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Buildings still abandoned following Allston fire

In Allston, a few blocks east of Union Square, three properties sit empty with graffiti plastered over their boarded-up storefronts.

Wood planks cover the entrance to Amelia’s Taqueria and Fresh Noodles in Allston. The restaurants along 180-184 Brighton Ave have not reopened after a Sept. 2022 fire that damaged the buildings. SYDNEY ROTH/DFP PHOTOGRAPHER

Between 180 and 184 Brighton Ave. are the remains of Amelia’s Taqueria, Thai Place and IFresh Noodle, restaurants shut down by a 3-alarm fire beginning with an electrical short in IFresh Noodle that tore through the block in Sept. 2022.

Amir Shiranian, president of Amelia’s Taqueria, said he was told the construction would take at least six months in an interview following the fire.

Over a year and a half later, these empty buildings are still an eyesore for Allston residents and a liability for their owners, who remain resolute in their desire to reopen despite struggling with contractors and landlords during the reconstruction process. 

Shiranian said reconstruction has been delayed so far due to the work of MDTEC Construction, a contractor hired by the landlord who owns the property on 180 Brighton Ave. where Amelia’s Taqueria location was based.

“They hired a constructor who is not up to it and … did not do a good job,” said Shiranian. “The city of Boston has to get involved and they have to report the contractor’s license and permit.”

A record of contractor permits from the Department of Inspectional Services (ISD) shows that reconstruction work was done on a Bank of America ATM and a MetroPCS store also damaged in the Sept. 2022 fire, and a contractor was permitted to clear the fire damage from Amelia’s Taqueria and IFresh Noodle.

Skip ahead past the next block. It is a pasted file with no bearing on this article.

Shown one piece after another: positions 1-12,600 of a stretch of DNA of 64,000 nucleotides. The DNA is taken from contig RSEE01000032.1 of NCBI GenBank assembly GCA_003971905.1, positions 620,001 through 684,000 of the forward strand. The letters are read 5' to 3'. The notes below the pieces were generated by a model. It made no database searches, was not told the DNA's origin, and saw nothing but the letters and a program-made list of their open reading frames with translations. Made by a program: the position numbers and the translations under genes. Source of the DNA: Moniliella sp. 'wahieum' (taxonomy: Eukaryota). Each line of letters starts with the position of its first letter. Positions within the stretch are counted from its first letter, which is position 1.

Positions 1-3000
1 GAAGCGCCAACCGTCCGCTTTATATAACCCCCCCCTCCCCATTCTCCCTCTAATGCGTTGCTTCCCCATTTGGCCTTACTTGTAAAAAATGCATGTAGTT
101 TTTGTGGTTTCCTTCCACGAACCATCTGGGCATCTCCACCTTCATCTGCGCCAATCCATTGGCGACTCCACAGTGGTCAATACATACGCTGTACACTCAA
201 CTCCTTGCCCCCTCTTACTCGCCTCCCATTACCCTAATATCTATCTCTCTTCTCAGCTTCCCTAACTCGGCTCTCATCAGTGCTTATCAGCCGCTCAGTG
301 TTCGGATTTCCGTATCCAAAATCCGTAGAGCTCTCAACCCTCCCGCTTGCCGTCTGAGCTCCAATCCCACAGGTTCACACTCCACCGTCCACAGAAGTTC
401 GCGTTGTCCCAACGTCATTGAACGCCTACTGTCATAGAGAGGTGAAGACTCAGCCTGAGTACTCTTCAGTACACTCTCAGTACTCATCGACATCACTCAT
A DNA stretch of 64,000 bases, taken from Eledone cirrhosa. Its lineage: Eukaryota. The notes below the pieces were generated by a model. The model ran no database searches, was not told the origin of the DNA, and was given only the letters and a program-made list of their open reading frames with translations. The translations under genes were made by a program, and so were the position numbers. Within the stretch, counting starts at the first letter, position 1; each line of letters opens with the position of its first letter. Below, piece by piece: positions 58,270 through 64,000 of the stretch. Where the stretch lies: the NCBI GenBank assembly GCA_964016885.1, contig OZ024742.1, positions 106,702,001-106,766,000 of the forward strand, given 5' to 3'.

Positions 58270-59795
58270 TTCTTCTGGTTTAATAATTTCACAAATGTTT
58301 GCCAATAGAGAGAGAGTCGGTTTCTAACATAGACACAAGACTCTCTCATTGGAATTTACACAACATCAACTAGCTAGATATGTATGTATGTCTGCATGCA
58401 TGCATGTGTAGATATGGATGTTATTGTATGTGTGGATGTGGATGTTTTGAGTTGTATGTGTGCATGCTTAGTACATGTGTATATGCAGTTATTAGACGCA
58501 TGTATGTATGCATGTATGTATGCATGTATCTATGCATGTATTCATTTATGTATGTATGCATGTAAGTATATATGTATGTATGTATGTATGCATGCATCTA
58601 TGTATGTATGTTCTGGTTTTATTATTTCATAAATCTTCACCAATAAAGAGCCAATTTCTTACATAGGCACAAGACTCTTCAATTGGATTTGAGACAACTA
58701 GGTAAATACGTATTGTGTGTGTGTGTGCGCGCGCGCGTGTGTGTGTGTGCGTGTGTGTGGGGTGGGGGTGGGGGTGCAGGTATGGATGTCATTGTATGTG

Then in October 2023, a permit was granted to Tanatep Liawpisitkul, owner of MDTEC Construction, to do extensive work between 180-184 Brighton Ave. including responsibility for installing new kitchens and doing plumbing, electrical, and carpentry work.

According to Lisa Timberlake, Director of Publicity for Inspectional Services, the ISD found an “unlicensed individual” doing work on the buildings. When an inspector was dispatched to the properties to verify these claims earlier this year, the lone individual working on site fled from the inspector when questioned.

“When the inspector arrived,” said Timberlake. “There was one person working there, and when [the inspector] started asking questions … They grabbed their tools and ran.” 

Stephen McCarthy, an electrical supervisor in the ISD, said there is no concrete evidence the workers were unlicensed in an email.

The ISD found electrical code violations and issued a Stop Work Order on Feb. 22. Since then a new contractor has been permitted to do electrical work and work has resumed. 

Shiranian said he still intends to reopen the Amelia’s Taqueria location at 180 Brighton Ave. 

Last November, Thai Place made an announcement on its Facebook page saying it hopes to be back by next year, but said in a comment there is no specific reopening date. It is unknown if IFresh Noodle plans to reopen at this time. 

Shiranian said he has continued to pay rent for the property, which has gone up $300 since the fire. Shiranian said he is resolute in reopening Amelia’s Taqueria at 180 Brighton Ave., the chain’s first location, because of what it means to him and the community.

“My nature [is to] never give up … that’s our flagship [location] and we are [a] staple of the neighborhood, we’ve been there for ten years,” said Shiranian, “There are lots of people in the neighborhood that call us and email us day and night, [asking] when are we going to open up. So not everything is about money.”  

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